Survey: Half of Mo.'s youths gamble by age 20

Friday, August 15, 2008 | 8:03 p.m. CDT; updated 8:52 p.m. CDT, Friday, August 15, 2008

 CLAYTON - About half of Missouri's youths have placed a bet by age 20, according to a survey by a Washington University professor.

The survey of about 350 people age 14 to 25 from Missouri households found nearly 40 percent in that age span had already gambled for money or something of personal value. The survey defined gambling as taking part in at least one type of gambling activity more than five times.

Youth gambled a variety of ways, but those surveyed said the lottery, card games and betting on sports were the most common.

The survey was done by Renee Cunningham-Williams, an associate professor at the George Warren Brown School of Social Work at Washington University.

The average age for gambling on casino-type games was 19 to 20, she said. And by age 20, she estimated 50 percent of Missouri's youths would have placed a bet or gambled based on the survey findings.

Cunningham-Williams presented her research Friday at the Midwest Conference on Problem Gambling and Substance Abuse, which brought together about 200 participants to talk about addiction, treatment and related research in the St. Louis suburb of Clayton.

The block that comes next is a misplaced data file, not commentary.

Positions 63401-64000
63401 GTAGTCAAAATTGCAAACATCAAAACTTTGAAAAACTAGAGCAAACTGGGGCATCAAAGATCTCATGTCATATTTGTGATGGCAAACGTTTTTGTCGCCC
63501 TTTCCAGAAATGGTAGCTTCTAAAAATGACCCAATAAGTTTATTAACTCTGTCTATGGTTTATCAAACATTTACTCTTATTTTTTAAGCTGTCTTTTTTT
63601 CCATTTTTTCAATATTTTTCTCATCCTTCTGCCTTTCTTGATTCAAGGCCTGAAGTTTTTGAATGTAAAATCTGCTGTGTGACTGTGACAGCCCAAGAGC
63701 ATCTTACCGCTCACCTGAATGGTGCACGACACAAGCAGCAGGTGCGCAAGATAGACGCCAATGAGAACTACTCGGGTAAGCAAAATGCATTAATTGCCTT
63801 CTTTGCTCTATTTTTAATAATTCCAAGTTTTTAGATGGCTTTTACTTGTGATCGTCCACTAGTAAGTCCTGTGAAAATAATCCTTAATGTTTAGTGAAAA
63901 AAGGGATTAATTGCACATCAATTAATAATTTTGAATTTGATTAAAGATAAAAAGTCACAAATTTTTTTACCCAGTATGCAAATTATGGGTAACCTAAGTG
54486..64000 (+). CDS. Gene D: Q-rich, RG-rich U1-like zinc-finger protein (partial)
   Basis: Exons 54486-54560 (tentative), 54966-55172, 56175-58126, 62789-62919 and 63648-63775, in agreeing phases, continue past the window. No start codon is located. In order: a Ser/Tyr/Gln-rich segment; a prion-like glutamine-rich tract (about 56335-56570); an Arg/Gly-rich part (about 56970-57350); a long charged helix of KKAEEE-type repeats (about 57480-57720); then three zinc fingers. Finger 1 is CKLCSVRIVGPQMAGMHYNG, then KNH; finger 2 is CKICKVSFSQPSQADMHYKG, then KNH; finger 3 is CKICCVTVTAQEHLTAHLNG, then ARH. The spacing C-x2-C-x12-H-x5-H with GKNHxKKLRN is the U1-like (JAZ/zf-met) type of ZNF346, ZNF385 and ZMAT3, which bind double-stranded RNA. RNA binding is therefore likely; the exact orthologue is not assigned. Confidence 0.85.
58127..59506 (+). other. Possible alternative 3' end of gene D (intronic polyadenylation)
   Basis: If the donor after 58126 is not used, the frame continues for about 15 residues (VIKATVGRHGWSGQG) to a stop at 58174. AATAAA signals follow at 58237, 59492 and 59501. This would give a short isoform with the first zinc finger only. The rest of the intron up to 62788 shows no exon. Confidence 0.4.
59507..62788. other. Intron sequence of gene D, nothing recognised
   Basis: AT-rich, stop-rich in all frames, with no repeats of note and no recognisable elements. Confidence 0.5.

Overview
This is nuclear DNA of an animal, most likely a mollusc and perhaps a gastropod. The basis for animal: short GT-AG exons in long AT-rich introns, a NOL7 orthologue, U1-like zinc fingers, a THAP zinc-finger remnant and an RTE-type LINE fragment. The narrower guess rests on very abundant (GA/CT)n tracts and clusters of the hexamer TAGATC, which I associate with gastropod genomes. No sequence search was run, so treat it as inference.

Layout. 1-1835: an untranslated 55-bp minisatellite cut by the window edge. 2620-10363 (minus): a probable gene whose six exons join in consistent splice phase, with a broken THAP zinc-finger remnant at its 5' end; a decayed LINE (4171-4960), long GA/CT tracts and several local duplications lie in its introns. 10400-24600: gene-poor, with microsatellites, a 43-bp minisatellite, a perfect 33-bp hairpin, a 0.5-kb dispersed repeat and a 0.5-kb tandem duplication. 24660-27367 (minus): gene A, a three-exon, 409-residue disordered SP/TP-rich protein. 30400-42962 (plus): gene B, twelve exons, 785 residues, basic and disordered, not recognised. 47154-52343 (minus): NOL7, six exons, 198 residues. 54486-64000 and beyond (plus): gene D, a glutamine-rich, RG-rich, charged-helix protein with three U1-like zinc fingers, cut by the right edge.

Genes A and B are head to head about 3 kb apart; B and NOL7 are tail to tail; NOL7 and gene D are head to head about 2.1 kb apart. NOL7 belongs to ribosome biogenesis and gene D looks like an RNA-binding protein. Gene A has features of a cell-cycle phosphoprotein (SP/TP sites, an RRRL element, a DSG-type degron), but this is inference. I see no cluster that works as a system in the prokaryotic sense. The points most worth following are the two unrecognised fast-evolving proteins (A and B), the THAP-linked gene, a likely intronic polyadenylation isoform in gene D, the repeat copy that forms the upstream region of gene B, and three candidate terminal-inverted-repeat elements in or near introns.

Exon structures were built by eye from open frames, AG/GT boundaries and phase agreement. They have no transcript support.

It wasn't clear precisely how much illegal gambling the youths engaged in, since the survey involved both children too young to legally gamble and young adults old enough to legally make wagers. In Missouri, people must be 18 to play the lottery and 21 to get onto the gaming floor in a casino.

Cunningham-Williams found 11 percent of those surveyed could be considered at-risk gamblers, 2.5 percent could be considered problem gamblers and 0.1 percent could be deemed compulsive gamblers.

Because she had not surveyed the same youths over time, Cunningham-Williams said, it's not yet clear if the youths engaging in risk-taking behavior might pass out of it as they grow older. They may develop a better understanding of the consequences, she said.

Cunningham-Williams said early intervention could be helpful in reducing risk-taking gambling behaviors. "If we intervene now, we may prevent problems down the road," she said.

The conference was partially funded by the Substance Abuse and Mental Health Services Administration and involved agencies in Iowa, Missouri, Kansas, Nebraska and Oklahoma, event organizers said.

Cunningham-Williams' research was supported by the Greater Kansas City Community Foundation, with funds provided by the Port Authority of Kansas City.

Phone calls to seek outside comment on the research were not immediately returned.



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